Some people disdain re-visiting familiar ground but I consider it an essential part of a well-balanced breakfast. Hell,this site fired it's first shot in defense of pop-punk in general (and the Queer's album, Munki Brain in specific). So, these years later, MRML's still giving it up for pop-punk but where have all the comments gone? C'mon folks, I'm about to hork up a goodie here, a vintage pop-punk compilation not littered with filler, so don't be shy speak up!
13 Soda Punx was on Top Drawer, Sicko's (see here) short-lived record label. As a sort of backlash to the mid-nineties music glut where various artists compilation usually featured twenty to thirty bands, this succinct comp covers just thirteen bands in thirty-three minutes.
1) Kim Warnick (of The Fastbacks) and Vancouver's pop-punk masters Bum (see here) doing a cover of a Buck Cherry (the guy who wrote the seventies power-pop classic "Barabara" not the crappy hard rock band) song, "Strictly Confidential". Cool.
2) Yesterday, I tried to place Berkley pop-punk pioneer Dr. Frank in the history of what's often dismissed as novelty music, laying out his claim to be a successor to Roger Miller. Then today, listening to The Mr T Experience's "Hello Kitty Menendez" and catching all those curiously dated satirical references (Hello Kitty, The Menendez brothers, Wessoanality) and those fearlessly slithery rhymes ("They'll be non compis mentises/For all those Menendezes/and Menendezes' apprentices /and doctors and dentists") I realized Dr. Frank might be the rock n' roll Tom Lehrer. (If you didn't have parents who were professors or listen to Dr. Demento's radio show or watch the Electric Company, Tom Lehrer was a Harvard math professor who, back in the fifties and early sixties, self-released a series of viciously satirical records (all very D.I.Y.) featuring his "acceptable" piano-playing and his "so-called" voice.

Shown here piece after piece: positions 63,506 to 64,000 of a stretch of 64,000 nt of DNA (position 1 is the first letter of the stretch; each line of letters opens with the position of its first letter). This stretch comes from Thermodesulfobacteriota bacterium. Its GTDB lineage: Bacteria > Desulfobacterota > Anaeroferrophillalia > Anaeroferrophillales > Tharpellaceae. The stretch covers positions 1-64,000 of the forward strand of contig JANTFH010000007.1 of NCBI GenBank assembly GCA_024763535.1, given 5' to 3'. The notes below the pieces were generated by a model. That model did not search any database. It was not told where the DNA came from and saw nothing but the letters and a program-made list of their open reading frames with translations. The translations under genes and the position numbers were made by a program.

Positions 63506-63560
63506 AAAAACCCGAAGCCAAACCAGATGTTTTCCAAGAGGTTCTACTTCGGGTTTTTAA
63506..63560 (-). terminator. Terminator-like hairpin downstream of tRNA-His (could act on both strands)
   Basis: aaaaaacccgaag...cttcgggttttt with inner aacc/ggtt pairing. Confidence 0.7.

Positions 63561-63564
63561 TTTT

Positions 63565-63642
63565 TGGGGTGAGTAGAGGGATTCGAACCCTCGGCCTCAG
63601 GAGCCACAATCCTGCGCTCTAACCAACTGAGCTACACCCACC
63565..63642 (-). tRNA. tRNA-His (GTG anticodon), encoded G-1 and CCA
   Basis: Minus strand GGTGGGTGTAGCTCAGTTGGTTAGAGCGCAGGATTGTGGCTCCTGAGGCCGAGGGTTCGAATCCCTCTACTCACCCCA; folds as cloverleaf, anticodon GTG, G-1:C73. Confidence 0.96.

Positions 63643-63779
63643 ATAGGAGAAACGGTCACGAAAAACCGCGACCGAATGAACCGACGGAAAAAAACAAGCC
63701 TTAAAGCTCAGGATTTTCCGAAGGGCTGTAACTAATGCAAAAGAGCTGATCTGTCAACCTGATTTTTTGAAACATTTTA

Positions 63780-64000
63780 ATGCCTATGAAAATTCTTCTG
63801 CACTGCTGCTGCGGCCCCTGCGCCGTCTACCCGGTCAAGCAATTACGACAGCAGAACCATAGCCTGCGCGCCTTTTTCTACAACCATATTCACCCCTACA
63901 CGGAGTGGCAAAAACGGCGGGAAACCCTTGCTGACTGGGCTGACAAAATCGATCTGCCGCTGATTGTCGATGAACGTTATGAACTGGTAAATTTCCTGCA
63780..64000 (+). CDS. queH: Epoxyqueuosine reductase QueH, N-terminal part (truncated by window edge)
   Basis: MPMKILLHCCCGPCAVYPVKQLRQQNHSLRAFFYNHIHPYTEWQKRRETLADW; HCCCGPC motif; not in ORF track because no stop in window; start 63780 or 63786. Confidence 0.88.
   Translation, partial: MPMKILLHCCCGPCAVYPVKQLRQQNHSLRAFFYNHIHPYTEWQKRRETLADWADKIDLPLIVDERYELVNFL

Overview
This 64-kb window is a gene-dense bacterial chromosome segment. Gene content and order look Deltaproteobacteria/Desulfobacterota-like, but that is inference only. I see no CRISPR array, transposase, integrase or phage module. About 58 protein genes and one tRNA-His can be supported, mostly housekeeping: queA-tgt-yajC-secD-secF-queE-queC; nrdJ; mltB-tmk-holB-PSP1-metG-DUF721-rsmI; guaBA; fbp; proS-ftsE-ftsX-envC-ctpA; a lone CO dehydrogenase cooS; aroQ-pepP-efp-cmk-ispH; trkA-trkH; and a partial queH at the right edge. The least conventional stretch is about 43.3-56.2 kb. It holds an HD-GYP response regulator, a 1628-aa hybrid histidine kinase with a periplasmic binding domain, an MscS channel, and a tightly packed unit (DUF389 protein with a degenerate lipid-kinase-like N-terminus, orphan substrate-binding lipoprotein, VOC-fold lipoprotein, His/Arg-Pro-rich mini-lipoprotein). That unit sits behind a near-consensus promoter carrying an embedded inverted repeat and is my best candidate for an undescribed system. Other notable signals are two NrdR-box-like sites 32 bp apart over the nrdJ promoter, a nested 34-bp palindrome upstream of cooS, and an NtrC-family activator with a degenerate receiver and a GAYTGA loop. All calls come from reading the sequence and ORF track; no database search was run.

3 "Pain in the Ass" from Seattle's Sicko, is choppy pop-punk whose melody sounds like something from the pen of the sadly departed Lance Hahn of J Church and Cringer.
4. Glengarry, Ontario's pride, The Stand GT show off their clanging brand of pop à la the Nils or Husker Du in "Corner Store".
5. Seattles' the Fastbacks followed the screwiest career trajectory in punk rock history but the quality of the tunes never dipped, as the soaring "I'm Cold" proves.
6. Canada's The Stupes garagabilly version of that old Jeston's tune "Eep Opp Ork" shows more spunk than the Dickies cover of the song.
7. Old Man's "History"is a tasty, raw slab of garage-punk from points unknown.
8. "Huevos Rancheros were like a Mexican version of the Ventures...but from Calgary." CallPastorBob.
9. Vancouver's Smugglers had a poppier, nerdier take on garage-rock that worked well for them.
10. Seattle's justly legendary The Young Fresh Fellows change gears a half dozen times in the 4:11 epic, "Bookstore".
11. Vancouver's Cub had their critical stock rise and then crash in the nineties but Lisa Marr was a gifted song-writer which she proved in many ways in the aughts, not the least of which was her unpredictable alliance with Joe Queer. (This campfire version of the slick "My Best Friend's Girl" is fun too.)
12. The Model Rockets were another example of the garagey-punk side of Seattle.
13. The Primate Five = Spagehtti surf.
13 Soda Punk CD